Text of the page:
Holiday-makers themselves now play a more active role in putting together their break, often selecting the various components – such as hotel and flight dates – online. The new package holiday rules take account of this, bringing the existing package travel rules, agreed in 1990, into the digital age.A milestone themselves, the original rules ensure that anyone wishing to book a holiday receives all relevant information before signing the contract, that travellers can get their money back if parts of the holiday are changed, and that a booking may be transferred to another person.
The rules also put the onus on the organiser to make alternative arrangements if part of the package cannot be provided.
The new rules go further, by:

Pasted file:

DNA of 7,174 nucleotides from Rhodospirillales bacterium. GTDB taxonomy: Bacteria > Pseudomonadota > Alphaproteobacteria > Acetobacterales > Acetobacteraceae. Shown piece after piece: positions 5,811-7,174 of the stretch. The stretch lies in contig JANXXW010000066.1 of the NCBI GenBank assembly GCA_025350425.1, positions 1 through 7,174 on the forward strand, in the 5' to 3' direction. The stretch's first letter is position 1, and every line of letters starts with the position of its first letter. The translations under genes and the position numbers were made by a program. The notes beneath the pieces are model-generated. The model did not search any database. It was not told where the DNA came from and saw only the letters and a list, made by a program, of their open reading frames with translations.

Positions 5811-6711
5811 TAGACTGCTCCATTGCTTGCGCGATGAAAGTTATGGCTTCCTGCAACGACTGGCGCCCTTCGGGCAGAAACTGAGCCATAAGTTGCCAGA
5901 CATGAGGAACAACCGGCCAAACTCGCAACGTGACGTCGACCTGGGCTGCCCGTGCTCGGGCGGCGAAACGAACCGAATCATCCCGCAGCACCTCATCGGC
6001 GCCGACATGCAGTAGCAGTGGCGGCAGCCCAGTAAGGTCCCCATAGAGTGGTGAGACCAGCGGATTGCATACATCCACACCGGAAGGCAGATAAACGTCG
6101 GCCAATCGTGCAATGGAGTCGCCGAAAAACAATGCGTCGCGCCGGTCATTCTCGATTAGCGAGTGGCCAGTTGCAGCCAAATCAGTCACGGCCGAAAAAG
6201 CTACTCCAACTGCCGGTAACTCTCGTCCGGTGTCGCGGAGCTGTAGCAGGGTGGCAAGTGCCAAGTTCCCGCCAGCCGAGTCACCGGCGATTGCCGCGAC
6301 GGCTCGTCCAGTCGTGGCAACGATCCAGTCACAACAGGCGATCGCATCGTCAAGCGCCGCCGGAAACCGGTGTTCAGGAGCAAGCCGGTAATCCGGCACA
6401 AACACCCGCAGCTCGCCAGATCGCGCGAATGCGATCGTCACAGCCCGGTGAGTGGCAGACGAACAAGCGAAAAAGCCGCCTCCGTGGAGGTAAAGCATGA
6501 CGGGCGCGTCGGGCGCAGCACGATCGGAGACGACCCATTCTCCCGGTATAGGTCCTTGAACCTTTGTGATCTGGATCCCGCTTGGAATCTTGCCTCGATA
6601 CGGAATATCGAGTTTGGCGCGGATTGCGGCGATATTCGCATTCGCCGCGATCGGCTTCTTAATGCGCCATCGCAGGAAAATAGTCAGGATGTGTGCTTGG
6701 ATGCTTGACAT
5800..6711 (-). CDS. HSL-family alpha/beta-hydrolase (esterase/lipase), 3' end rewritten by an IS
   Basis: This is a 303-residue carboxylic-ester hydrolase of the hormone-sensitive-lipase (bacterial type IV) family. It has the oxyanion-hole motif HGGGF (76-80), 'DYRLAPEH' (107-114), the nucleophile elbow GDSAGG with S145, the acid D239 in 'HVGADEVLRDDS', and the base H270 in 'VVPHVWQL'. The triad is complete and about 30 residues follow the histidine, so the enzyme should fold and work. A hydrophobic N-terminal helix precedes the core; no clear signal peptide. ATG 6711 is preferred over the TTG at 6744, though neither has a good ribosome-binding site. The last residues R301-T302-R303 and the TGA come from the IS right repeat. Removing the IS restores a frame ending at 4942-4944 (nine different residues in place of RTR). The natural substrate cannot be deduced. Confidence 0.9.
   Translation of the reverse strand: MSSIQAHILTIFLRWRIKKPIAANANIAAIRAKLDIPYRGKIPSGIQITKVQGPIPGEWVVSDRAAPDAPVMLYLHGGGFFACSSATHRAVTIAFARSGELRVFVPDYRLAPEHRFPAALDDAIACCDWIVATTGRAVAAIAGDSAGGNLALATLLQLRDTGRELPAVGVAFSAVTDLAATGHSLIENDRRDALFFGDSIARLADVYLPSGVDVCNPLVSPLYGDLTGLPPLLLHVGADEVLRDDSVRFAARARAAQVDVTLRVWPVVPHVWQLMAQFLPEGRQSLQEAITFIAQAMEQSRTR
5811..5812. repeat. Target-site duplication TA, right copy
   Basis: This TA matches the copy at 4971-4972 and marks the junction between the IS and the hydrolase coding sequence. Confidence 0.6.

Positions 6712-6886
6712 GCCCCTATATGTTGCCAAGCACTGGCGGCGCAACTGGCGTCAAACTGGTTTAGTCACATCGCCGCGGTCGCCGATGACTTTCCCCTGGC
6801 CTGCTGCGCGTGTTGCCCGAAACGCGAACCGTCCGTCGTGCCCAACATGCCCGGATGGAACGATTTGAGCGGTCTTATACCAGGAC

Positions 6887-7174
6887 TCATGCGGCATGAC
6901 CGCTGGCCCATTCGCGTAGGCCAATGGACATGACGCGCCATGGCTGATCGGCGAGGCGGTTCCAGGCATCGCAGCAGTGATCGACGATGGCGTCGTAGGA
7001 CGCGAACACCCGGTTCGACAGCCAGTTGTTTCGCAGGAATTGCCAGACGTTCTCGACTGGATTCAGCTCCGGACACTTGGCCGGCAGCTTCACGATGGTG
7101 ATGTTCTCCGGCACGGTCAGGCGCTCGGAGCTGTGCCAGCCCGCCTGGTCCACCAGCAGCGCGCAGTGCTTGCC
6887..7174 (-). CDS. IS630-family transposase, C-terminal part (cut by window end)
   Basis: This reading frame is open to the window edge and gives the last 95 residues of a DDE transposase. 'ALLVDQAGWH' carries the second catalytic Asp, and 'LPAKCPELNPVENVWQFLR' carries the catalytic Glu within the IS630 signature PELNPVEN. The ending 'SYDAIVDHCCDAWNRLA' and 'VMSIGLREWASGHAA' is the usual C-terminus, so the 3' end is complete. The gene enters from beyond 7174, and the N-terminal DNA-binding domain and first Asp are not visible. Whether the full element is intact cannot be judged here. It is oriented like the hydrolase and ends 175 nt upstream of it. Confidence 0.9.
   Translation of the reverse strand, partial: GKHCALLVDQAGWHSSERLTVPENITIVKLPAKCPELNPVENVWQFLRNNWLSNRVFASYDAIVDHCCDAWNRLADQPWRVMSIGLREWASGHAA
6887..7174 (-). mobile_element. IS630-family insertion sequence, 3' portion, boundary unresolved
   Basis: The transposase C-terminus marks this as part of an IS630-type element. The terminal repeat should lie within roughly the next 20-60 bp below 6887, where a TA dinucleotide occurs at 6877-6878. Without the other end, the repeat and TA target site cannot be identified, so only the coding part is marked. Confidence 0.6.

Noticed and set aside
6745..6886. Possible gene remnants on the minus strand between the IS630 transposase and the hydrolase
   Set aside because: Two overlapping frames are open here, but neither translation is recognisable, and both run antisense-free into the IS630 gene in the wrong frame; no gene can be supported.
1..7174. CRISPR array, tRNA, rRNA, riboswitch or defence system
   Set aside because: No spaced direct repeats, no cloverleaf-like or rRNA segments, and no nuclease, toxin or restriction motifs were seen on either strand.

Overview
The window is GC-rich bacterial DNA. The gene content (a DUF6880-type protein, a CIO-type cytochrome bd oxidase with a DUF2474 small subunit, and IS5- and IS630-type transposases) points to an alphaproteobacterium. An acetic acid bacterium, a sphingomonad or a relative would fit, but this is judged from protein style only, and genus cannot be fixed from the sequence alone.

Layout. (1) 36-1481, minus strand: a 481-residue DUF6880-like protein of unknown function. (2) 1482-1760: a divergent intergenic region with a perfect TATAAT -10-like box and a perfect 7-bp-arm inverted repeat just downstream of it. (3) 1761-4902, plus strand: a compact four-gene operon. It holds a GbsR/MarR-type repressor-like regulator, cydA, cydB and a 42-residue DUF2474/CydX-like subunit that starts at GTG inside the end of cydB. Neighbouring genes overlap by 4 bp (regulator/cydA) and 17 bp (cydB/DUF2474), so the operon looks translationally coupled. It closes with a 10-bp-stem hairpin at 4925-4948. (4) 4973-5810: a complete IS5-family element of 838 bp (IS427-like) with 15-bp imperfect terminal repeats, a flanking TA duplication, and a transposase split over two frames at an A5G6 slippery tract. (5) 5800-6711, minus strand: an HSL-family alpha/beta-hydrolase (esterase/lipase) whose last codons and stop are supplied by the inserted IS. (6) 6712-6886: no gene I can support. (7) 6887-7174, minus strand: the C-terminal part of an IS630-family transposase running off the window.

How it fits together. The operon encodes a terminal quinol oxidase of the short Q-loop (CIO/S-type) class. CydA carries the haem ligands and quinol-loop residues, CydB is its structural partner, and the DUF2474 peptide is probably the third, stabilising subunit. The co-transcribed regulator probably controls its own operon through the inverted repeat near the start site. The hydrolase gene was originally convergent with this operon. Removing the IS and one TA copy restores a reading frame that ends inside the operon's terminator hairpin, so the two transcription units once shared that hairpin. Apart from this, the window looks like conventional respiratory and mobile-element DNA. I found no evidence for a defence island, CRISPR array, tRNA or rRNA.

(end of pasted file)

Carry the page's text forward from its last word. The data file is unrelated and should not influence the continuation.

- introducing stricter controls on surcharges and requiring operators to pass on price reductions
- making sure information on liability is available in plain language
- giving holiday-makers the right to claim compensation for ‘immaterial’ damage when a holiday is not as it should have been
- ensuring there is a single contact point in case something goes wrong with any part of the holiday.
The protection has also now been extended – from those purchasing pre-defined packages, to those combining travel arrangements – people who buy two or more services from the same supplier, under one contract, but choose which components to put together. While some 23% of holiday-makers are still going on traditional package holidays, an additional 20% are today putting together their own packages.
Those making completely independent travel arrangements (54% of holiday-makers) are not covered by these rules, but other EU rules on passenger rights and consumer protection still apply.